From the three source databases, 12,519 potential cases were identified. These were electronically matched by the victims’ name to the coronial register, which contains a list of decedents name, date of birth, and coronial inquest number. The commercially available data linkage software Automatch7 was used for the matching process. Cases that remained unlinked were hand matched, where possible, with a coronial number. The matching process produced 10,993 coronial numbers (88%). It is likely that some duplication existed within the remaining 1,526 files given that three data sources were used. Of the 10,993 names, coronial files were identified for 10,809 (98%) of potential cases.
Each identified file was requested in a random sequence from Coronial Services at the Department of Justice where coronial files are stored. Demographic details (name, age, sex, date of death) from the source databases were checked against the coronial file to ensure a correct match had been made.
Due to variation and inaccuracies in the format and spelling of names, both in the databases and on the coronial register, the matching process was, at times, imprecise. Up to three attempts were made to match the correct coronial file. Of the potential cases identified, 98% were correctly matched to a coronial file number. A further 15 cases that had not been identified by the source databases were identified from within coronial files reviewed. Each potential case identified was reviewed for work-relatedness. Deaths were classified as definitely work-related, possibly work-related, definitely not work-related, and indeterminate. The files for all cases identified as definitely or possibly work-related were photocopied and transferred to the study headquarters for further assessment.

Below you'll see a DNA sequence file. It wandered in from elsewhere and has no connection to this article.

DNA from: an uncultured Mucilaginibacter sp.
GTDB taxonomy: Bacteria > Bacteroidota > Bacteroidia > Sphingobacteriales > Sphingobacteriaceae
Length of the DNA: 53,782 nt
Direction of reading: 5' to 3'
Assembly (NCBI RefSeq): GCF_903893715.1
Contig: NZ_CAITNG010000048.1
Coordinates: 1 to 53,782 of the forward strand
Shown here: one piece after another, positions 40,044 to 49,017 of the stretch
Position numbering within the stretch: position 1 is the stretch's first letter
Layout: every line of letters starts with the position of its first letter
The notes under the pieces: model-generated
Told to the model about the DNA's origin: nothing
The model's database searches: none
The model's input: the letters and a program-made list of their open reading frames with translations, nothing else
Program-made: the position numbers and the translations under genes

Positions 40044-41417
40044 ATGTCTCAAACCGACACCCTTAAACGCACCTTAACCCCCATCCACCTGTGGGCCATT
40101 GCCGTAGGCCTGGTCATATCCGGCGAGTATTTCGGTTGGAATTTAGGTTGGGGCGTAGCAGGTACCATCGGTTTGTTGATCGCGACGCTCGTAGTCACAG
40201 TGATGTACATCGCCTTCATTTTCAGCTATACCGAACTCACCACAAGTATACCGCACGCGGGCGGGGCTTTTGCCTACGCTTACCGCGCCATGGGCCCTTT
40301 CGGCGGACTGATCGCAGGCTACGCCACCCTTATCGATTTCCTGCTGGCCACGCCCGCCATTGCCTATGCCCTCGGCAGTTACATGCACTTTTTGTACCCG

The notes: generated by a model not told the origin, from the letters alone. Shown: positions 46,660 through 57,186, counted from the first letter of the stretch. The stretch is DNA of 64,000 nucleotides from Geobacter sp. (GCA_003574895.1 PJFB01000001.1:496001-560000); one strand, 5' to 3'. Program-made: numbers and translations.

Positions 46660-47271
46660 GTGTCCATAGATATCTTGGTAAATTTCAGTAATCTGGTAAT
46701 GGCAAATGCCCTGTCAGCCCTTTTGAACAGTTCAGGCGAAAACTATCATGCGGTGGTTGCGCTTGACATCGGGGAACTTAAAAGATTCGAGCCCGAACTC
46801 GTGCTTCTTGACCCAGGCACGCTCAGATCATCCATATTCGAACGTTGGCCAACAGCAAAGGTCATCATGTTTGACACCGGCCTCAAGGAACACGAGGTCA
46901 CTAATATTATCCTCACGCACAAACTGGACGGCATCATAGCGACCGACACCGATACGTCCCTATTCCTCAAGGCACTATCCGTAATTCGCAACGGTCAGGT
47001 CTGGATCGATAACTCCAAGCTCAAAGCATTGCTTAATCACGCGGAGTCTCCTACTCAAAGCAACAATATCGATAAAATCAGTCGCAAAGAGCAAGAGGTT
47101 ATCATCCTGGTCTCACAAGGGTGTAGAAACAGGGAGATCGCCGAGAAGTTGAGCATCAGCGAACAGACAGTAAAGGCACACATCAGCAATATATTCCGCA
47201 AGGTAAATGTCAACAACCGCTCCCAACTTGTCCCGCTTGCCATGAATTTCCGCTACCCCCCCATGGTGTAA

Victims were classified as one of the following: worker, commuter, and bystander to work.